Nouns that refer to professions, occupations and status, do not normally require an indefinite article, unless they are qualified by an adjective or other expression:


Es médico.


He’s a doctor.


Es un buen médico.


He’s a good doctor.


Soy soltero.


I’m a bachelor.


Soy un soltero muy feliz.


I’m a very happy bachelor.

Articles (Spanish Language)

The gender of the noun will be shown by the article that is used before it. There are two types of articles – definite and indefinite. Definite articles (English ‘the’) tend to be used with nouns that have already been mentioned while indefinite articles (English ‘a/an’) introduce a previously unmentioned noun. Compare:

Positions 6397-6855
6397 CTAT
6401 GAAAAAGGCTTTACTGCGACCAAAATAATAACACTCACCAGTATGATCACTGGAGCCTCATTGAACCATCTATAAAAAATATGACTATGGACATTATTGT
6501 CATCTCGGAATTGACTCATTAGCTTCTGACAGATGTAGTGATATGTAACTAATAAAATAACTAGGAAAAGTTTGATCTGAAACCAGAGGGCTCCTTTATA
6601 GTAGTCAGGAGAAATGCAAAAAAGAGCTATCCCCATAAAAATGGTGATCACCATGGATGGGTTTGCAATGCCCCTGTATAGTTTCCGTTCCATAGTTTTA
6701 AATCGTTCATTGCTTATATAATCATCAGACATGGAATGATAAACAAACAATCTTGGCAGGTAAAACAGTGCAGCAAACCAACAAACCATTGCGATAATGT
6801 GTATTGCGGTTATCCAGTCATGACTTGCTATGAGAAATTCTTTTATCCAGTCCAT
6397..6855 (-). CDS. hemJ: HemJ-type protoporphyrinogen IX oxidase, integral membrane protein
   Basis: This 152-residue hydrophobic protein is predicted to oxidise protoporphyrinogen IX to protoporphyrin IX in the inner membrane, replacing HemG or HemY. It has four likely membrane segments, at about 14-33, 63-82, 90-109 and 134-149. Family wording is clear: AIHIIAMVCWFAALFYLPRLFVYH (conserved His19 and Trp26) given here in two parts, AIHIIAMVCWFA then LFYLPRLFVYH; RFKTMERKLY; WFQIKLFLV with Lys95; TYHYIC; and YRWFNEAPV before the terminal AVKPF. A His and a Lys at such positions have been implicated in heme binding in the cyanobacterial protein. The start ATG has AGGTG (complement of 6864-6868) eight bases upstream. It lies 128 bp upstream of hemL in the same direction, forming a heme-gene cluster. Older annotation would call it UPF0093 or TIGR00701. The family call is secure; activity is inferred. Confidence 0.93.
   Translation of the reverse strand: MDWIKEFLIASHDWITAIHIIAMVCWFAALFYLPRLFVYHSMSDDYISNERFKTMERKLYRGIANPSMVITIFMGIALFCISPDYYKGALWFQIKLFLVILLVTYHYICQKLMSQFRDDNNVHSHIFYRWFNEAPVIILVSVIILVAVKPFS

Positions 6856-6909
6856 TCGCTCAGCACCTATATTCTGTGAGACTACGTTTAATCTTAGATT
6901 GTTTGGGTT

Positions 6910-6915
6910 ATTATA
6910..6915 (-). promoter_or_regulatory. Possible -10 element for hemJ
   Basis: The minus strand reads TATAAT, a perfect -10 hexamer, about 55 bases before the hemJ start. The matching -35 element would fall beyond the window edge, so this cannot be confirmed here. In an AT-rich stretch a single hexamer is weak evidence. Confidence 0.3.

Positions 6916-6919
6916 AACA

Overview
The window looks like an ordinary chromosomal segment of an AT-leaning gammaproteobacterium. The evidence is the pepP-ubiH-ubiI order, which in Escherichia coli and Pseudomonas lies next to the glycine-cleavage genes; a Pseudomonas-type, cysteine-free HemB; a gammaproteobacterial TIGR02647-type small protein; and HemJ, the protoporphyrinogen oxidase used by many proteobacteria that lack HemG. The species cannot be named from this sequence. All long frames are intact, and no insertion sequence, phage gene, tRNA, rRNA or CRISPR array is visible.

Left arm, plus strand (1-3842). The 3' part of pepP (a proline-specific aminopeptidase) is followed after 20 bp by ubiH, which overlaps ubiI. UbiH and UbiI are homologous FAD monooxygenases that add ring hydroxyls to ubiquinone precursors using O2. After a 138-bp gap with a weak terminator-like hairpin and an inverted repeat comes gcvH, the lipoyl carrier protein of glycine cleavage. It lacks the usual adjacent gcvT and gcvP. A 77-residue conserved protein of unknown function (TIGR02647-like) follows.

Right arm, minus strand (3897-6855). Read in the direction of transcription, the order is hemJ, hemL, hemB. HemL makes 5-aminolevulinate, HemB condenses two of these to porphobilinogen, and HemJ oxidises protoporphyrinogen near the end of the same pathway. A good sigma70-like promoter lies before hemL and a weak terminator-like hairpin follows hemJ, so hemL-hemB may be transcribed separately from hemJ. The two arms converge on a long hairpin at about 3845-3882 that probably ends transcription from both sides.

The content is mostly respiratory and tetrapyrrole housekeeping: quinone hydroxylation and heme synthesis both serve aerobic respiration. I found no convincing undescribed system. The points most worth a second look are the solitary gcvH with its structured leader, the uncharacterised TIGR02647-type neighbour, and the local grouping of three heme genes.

The dog ran across the road.


I saw a dog in the park.


In the first sentence, the speaker is referring to a dog which both s/he and the person to whom s/he is speaking already know about – i.e. a specific (definite) dog; while in the second sentence the speaker is introducing a new topic.


In Spanish the form of the article changes according to both the number and gender of the noun with which it is used.


The definite article


The equivalent of English ‘the’ has four forms in Spanish:














Note: Feminine nouns beginning with a stressed a or ha are preceded by el and not la, but this does not make them masculine nouns, it is just for ease of pronunciation. If another word comes between the article and the noun, la is used because pronunciation is no longer a problem. Also, las is used in the plural.


e.g.       el agua (water), el hacha (axe), el águila (eagle)


but       la gran águila, las hachas



The indefinite article


The equivalents of English ‘a’, ‘an’ and, in the plural ‘some’, are:


Masculine                               Feminine